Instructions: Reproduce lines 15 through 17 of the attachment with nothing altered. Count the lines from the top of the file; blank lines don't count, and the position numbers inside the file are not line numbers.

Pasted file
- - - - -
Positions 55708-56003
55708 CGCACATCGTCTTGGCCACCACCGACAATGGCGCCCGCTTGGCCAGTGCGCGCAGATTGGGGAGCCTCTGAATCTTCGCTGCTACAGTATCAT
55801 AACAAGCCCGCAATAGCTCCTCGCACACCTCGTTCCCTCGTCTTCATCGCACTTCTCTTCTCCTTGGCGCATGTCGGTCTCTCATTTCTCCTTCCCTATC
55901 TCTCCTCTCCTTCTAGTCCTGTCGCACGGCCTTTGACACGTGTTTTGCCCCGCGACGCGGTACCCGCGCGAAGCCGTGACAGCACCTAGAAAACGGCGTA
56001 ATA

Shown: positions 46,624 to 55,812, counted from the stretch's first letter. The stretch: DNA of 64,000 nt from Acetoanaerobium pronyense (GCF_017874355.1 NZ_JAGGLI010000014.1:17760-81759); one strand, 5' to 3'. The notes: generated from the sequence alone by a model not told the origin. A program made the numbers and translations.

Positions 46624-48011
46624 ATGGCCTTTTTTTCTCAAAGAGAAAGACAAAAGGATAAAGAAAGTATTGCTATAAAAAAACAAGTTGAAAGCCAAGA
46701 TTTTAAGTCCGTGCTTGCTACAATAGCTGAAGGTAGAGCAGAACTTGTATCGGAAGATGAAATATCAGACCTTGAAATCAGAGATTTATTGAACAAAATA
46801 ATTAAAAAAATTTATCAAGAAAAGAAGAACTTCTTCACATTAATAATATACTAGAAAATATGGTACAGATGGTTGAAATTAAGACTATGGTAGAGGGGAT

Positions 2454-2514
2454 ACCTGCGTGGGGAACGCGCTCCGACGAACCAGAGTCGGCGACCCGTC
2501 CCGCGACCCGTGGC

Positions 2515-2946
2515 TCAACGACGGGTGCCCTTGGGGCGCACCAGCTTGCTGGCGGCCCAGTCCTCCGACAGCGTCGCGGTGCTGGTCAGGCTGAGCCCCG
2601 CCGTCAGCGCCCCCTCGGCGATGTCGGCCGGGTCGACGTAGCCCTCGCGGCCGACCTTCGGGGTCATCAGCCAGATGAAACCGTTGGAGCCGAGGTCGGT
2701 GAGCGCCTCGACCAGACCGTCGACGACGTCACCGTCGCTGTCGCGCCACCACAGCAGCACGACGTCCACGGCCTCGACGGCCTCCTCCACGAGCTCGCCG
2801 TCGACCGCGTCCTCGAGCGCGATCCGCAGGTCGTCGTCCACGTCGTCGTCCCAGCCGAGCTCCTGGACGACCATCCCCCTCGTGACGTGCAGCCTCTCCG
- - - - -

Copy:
2515 TCAACGACGGGTGCCCTTGGGGCGCACCAGCTTGCTGGCGGCCCAGTCCTCCGACAGCGTCGCGGTGCTGGTCAGGCTGAGCCCCG
2601 CCGTCAGCGCCCCCTCGGCGATGTCGGCCGGGTCGACGTAGCCCTCGCGGCCGACCTTCGGGGTCATCAGCCAGATGAAACCGTTGGAGCCGAGGTCGGT
2701 GAGCGCCTCGACCAGACCGTCGACGACGTCACCGTCGCTGTCGCGCCACCACAGCAGCACGACGTCCACGGCCTCGACGGCCTCCTCCACGAGCTCGCCG